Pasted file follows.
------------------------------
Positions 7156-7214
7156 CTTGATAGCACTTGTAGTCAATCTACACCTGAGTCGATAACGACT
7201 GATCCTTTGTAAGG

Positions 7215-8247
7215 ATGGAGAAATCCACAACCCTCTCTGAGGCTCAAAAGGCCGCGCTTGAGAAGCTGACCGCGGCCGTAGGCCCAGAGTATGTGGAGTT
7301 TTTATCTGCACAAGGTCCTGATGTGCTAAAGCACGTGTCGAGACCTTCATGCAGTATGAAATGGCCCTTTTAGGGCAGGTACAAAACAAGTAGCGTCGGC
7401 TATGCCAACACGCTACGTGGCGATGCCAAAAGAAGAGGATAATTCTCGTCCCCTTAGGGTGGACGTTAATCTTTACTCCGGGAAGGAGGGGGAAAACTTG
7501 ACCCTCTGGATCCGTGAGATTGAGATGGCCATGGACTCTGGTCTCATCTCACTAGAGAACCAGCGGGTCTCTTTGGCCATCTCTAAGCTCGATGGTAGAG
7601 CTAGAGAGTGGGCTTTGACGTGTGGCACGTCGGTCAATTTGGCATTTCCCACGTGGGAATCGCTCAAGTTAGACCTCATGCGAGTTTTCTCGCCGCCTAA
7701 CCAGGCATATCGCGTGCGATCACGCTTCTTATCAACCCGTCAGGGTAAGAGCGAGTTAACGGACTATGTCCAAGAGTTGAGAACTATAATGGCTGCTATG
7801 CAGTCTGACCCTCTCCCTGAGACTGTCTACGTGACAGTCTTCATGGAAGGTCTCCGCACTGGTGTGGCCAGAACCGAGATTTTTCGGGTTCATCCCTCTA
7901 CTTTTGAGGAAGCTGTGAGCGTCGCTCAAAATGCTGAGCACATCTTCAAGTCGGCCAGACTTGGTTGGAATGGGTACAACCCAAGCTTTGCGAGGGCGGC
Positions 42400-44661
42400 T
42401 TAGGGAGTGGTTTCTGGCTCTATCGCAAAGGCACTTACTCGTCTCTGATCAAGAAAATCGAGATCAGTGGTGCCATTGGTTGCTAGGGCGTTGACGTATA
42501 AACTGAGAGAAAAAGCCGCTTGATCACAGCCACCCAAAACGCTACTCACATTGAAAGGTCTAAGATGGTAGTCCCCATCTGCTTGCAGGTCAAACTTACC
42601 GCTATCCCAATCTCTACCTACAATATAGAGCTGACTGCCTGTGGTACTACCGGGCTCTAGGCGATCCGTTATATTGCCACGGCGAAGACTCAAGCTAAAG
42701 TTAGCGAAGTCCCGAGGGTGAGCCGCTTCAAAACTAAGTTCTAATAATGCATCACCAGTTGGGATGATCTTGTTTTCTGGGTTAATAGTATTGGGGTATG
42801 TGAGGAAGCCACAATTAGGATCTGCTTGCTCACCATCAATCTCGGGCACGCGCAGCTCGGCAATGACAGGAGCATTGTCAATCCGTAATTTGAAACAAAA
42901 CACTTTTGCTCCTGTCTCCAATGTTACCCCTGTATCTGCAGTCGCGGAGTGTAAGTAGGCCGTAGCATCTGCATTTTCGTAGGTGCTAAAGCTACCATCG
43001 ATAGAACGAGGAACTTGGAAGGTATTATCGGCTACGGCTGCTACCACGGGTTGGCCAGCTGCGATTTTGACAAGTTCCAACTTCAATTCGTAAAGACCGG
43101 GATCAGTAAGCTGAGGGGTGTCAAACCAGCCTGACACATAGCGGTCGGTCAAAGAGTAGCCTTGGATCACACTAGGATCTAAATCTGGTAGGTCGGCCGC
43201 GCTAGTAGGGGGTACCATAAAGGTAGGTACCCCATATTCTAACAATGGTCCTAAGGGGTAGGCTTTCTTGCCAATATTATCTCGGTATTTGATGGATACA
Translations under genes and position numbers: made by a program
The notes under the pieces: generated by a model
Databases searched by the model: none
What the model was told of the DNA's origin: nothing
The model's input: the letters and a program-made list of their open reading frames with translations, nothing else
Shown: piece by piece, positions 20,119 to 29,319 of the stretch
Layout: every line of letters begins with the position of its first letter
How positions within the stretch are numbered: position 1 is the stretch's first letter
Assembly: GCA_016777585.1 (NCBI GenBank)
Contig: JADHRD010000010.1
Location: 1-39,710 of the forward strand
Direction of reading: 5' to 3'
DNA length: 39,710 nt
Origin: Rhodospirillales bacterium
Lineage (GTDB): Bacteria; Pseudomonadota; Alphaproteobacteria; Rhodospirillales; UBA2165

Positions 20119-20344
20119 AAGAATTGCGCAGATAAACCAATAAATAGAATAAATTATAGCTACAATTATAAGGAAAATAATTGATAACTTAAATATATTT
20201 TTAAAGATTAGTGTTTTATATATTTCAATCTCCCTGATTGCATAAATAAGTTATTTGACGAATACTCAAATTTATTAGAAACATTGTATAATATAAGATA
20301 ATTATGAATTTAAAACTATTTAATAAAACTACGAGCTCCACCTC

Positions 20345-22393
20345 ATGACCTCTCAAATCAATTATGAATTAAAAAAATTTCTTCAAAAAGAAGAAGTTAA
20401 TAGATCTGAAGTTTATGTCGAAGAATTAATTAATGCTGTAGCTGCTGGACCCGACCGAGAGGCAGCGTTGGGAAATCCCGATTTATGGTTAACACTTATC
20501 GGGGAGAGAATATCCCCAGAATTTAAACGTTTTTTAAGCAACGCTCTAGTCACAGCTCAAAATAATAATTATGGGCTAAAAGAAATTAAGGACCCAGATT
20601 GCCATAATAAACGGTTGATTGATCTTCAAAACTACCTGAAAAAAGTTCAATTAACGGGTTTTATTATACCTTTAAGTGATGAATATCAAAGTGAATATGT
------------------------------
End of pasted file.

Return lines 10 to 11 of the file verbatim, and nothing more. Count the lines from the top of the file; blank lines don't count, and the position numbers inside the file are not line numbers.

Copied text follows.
7701 CCAGGCATATCGCGTGCGATCACGCTTCTTATCAACCCGTCAGGGTAAGAGCGAGTTAACGGACTATGTCCAAGAGTTGAGAACTATAATGGCTGCTATG
7801 CAGTCTGACCCTCTCCCTGAGACTGTCTACGTGACAGTCTTCATGGAAGGTCTCCGCACTGGTGTGGCCAGAACCGAGATTTTTCGGGTTCATCCCTCTA